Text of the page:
Scartowner's Reviews > Here Comes Trouble

Here Comes Trouble by Michael Moore
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Nov 09, 11

bookshelves: first-reads
Read in November, 2011

I can't believe it - I won this book! Goes to show how random the winners are: I clicked on a few giveaways for the very first time! I can't wait to get the book (by Michael Moore! how exciting is that?!) and write a review. Psyched, can you tell??

I received the book in late October and read it in three days. I felt I was listening to Michael Moore himself, sharing some of his most funny, sad and ridiculous events in his life. That tells you what a great writer he is.

He begins with a shocker: Right wing conservative talk radio and (Fox and friends) TV people repeatedly made statements that Michael Moore should be killed. Just joking of course. But reality stepped in and brought out the "acting out their fantasies" crazies wherever Moore went, AND where he lived. Yet no one reported the threats by Glenn Beck, Bill O'Reilly and who knows what other assholes.

The book continues with sketches of how he started trouble from his early youth through today. But if you're looking for chronological events, don't bother. Moore weaves stories together forward and backward in time. You learn about how his mother influenced his politics and self-confidence, his love-hate affair with Nixon, his close call with a terrorist, his outspoken rebuke at the Oscars to President Bush on his attack on Iraq. And, most amusing to me, his rant/speech to the Elks Club elder on its racist policies.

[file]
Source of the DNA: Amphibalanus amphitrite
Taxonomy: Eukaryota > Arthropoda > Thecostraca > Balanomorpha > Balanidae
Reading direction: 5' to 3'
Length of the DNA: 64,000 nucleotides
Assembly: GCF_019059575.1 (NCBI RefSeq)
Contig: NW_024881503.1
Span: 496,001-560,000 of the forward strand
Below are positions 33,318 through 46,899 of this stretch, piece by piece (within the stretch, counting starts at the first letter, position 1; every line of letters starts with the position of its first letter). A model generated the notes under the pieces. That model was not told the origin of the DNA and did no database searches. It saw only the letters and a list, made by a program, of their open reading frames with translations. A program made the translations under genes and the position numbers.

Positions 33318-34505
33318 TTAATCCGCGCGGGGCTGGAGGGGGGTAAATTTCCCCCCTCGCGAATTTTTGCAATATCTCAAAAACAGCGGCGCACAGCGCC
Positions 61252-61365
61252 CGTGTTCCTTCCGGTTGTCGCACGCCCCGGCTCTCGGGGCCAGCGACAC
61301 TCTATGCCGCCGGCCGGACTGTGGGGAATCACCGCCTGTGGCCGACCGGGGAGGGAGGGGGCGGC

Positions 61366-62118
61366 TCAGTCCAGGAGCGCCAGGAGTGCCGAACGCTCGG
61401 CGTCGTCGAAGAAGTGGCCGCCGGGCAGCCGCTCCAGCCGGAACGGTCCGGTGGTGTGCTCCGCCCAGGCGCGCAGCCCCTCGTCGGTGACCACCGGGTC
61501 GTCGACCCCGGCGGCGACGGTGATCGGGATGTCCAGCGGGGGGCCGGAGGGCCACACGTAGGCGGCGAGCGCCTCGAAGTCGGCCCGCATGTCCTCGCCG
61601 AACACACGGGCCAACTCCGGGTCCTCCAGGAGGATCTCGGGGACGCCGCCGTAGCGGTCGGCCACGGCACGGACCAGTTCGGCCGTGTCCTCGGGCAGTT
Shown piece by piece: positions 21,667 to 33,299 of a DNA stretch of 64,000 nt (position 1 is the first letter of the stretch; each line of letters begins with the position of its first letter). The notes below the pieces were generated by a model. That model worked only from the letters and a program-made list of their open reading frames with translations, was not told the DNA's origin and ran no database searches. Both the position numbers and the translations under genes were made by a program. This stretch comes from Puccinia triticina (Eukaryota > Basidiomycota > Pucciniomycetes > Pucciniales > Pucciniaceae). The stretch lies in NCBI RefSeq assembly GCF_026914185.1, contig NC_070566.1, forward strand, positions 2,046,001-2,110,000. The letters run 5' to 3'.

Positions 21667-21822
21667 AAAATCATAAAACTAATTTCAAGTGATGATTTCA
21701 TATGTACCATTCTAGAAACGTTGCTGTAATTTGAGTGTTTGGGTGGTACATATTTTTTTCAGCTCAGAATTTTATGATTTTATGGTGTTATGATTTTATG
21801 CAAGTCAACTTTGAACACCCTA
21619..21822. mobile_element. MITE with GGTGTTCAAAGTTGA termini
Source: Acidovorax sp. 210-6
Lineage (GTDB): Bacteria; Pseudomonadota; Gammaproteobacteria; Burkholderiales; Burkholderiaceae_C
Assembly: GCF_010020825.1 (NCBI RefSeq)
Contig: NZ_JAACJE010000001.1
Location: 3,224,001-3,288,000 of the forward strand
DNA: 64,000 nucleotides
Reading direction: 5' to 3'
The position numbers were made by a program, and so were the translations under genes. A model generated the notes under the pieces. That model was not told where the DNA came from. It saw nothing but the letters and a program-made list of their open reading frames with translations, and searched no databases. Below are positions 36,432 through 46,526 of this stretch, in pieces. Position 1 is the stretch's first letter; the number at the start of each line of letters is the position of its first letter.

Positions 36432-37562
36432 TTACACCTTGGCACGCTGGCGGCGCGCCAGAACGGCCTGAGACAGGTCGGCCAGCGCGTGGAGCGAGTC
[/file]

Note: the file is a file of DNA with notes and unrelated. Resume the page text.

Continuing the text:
Perhaps Moore's most inflammatory act was that Oscar night speech. I recall my own grief and weeping when the War was announced. I remember clearly saying, so many people are going to die for no good reason. I remember how afraid I was of speaking my mind, because then, anyone who disagreed was a traitor. I knew, and Michael Moore knew, that repressing truth or not allowing a civil discussion is the death blow to real freedom.

Moore has courageously effected change by bearing light on issues he knows are important to everyone. And really folks, the buttons he pushes need to be exposed. You are my hero, Mr Moore!

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